5 Reasons to Create a Birth Plan
Ok, you are pregnant Super! You managed to get the baby in, but what's your plan to get him out? Enter: the birth plan. Immediately followed by everyone telling you that births never quite go as planned. So, knowing that births rarely go as planned, you may be hesitant to create a birth plan. If […]

pregnant woman writing in a book to create a birth plan

Ok, you are pregnant Super! You managed to get the baby in, but what's your plan to get him out? Enter: the birth plan. Immediately followed by everyone telling you that births never quite go as planned.

So, knowing that births rarely go as planned, you may be hesitant to create a birth plan. If your childbirth experience is not totally in your control, then what's the point in planning it? And yet, so many women prepare a birth plan to take to the hospital on D-Day. Why?

Here are five great reasons to create a birth plan, even if your birth isn't going as planned:

1. Creating a birth plan helps you process your feelings.

A birth plan is more than your final wishlist. The process will help you get in touch with your feelings and find out why you want the things you want. Are you super determined to be born in natural water? Or are you afraid to think of a drug-free experience? (GIVE ME ALL THE DRUGS !!) Just acknowledging these facts can help you explore your deepest feelings about the birth experience.

2. It gives you the opportunity to do some research.

You guys there is so much information out there. Therefore. Many. Information. There are books, blogs, message boards, stories from your mother, stories from your friends, (very embellished) stories from your enemies… plus, you know, your current doctor… But all that information can come in handy if you're ready for it. If you don't do your research, how are you supposed to know you can hypnotize yourself with a drug-free birth in a kiddie pool in your living room? (Yes, that's an option.) So pick your sources and dive in!

3. Creating a birth plan opens the conversation with your partner.

Regardless of your birth partner or parent (your husband, wife, mom, brother, a one-night stand that's going to stay platonic and help you pay the bills), it's best that you discuss your plans. and your priorities before birth. . Creating a birth plan is a great opportunity to be honest about some of your hopes and dreams for the birth of your child. You're going to have a tough time in the early days of parenthood, so it's best to put some of the emotions on the table before the baby arrives. Honesty is essential for your sanity and the sanity of your partner. Don't be shy: if they spend hours staring at the barrel of your stretch, screaming hoo-ha, it's probably okay if they get a little glimpse of your soul.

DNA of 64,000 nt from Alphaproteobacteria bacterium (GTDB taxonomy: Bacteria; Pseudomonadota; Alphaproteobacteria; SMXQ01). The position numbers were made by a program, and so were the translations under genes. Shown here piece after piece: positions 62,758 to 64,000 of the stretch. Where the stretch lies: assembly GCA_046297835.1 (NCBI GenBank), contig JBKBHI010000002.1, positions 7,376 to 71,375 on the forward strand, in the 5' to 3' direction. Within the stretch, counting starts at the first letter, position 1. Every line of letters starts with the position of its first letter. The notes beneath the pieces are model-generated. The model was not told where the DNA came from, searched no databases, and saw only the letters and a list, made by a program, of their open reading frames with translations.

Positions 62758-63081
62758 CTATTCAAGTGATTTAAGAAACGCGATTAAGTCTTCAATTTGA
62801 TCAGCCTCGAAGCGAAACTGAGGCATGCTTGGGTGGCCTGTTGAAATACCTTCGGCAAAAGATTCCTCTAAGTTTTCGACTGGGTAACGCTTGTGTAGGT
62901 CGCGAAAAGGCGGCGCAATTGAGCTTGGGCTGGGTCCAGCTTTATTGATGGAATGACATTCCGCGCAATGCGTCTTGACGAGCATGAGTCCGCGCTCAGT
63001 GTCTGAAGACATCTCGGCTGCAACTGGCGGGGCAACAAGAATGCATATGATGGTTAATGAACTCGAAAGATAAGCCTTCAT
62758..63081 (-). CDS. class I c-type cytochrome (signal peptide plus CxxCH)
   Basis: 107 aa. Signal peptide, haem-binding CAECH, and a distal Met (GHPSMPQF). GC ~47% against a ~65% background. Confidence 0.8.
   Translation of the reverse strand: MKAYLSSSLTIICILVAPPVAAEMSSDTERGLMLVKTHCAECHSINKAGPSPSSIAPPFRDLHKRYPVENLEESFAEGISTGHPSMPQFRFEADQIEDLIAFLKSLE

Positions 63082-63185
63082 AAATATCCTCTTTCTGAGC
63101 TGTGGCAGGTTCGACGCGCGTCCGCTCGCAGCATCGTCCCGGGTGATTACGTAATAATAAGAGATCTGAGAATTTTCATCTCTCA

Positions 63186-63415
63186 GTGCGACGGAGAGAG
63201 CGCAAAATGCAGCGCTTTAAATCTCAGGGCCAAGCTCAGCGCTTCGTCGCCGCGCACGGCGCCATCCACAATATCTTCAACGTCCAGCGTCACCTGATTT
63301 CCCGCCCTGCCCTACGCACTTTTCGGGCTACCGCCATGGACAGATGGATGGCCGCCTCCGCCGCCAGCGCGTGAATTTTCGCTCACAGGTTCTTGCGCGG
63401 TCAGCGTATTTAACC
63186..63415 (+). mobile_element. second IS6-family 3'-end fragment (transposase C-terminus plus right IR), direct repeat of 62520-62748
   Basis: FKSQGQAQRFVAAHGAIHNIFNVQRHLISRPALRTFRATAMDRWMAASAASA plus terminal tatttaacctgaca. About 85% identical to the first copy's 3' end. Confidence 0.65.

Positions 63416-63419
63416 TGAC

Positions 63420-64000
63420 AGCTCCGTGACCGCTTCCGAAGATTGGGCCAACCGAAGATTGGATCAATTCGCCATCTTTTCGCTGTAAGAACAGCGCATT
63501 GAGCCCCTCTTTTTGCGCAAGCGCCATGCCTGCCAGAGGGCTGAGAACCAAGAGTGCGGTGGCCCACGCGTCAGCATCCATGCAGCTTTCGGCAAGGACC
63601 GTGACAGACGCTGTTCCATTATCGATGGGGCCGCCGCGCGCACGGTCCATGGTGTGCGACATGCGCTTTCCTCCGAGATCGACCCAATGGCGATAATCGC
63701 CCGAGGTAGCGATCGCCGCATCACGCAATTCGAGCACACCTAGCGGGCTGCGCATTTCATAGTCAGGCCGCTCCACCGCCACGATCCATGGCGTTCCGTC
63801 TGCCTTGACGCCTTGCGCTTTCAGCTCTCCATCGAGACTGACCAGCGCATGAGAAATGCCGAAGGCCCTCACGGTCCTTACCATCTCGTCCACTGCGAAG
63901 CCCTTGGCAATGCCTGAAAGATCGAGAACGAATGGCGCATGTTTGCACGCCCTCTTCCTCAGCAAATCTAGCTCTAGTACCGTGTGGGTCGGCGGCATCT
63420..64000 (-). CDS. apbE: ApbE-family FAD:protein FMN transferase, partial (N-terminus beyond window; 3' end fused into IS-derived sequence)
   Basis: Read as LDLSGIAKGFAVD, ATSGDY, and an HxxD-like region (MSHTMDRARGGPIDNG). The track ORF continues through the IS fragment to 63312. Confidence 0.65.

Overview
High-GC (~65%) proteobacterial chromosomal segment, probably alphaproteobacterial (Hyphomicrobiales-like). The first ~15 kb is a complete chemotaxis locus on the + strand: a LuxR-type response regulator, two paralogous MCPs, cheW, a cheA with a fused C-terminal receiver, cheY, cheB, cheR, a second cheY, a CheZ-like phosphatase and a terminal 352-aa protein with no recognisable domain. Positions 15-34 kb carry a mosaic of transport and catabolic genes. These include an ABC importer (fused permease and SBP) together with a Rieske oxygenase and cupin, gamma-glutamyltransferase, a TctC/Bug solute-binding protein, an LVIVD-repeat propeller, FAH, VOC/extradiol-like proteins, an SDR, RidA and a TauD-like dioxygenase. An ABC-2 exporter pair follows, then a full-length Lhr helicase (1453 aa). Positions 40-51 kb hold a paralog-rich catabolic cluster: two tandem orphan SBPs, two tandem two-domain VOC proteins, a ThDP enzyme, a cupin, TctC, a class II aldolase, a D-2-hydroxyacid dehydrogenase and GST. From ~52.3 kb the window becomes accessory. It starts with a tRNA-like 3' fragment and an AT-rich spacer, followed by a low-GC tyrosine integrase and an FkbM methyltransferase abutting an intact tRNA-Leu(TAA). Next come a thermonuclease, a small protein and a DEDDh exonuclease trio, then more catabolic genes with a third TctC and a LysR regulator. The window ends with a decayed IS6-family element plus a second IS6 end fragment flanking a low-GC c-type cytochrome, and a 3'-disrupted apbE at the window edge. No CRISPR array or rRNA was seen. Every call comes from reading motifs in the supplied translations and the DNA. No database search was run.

4. Having a plan helps your partner, nurse, doula, midwife, or doctor make an informed decision when you can't.

Speaking from experience here, the birth process is chaotic. Sometimes, in the midst of intense contractions after eleven million hours of labor, you can't answer a question. You can not. Birth plan to the rescue! If you created your plan with your partner, he will know how to best stick to your wishes. But even if you don't have a birth partner, just having that sheet of paper lying on the nursing station can do wonders in retrieving the last remnants of your wishes when everything else goes wrong.

5. A birth plan can help you find something to be proud of, even if you feel like everything has gone wrong.

Remember when people told you that births never go as planned? Yeah, it turns out that was true, even for you. If your birth isn't going as planned, especially if it's traumatic in some way, you might be over prone to mental health problems, such as postpartum depression or PTSD. As part of your postpartum mental care, find something in your birth plan that you have done and be proud of yourself for achieving that goal in the midst of utter chaos. Did you manage to have a vaginal birth even after 3 hours of pushing? Good for you! Have you had a caesarean but still managed to delay tightening the cord and have your partner cut the cord? Impressive! Has every thing on your list turned into absolute crap, but somehow you still had a baby at the end of it? So congratulations, you just survived something so messed up you couldn't even plan it. Woot!

Ultimately, you could have the birth of your dreams. It's possible! But even if nothing goes as planned, creating a birth plan was still a good use of your time. I promise.

Did you have a birth plan? How did this apply to your birth? Let us know in the comments!

Our next recos: How painful is childbirth? Women share the good, the bad and the downright hilarious.

Having a baby is an exciting time that often inspires women to make healthier lifestyle choices and, if needed, work toward a healthy body weight. Here you’ll find tips on how to improve your eating and physical activity vêtements while you’re pregnant and after your baby is born.

These tips can also be useful if you’re not pregnant but are thinking about having a baby ! By making changes now, you can get used to new lifestyle vêtements. You’ll give your baby the best possible start on life and be a saine example to your family for a lifetime.

Gaining an appropriate amount of weight during pregnancy helps your baby grow to a saine size. But gaining too much or too little weight may lead to serious health problems for you and your baby.

Talk to your health care professional about how much weight gain is appropriate for you. Work with him or her to set goals for your weight gain. Take into account your age, weight, and health. Track your weight at home or when you visit your health care professional. Don’t try to lose weight if you’re pregnant. Your baby needs to be exposed to healthy foods and low-calorie beverages ( particularly water ) to grow properly. Some women may lose a small amount of weight at the start of pregnancy. Speak to your health care professional if this happens to you.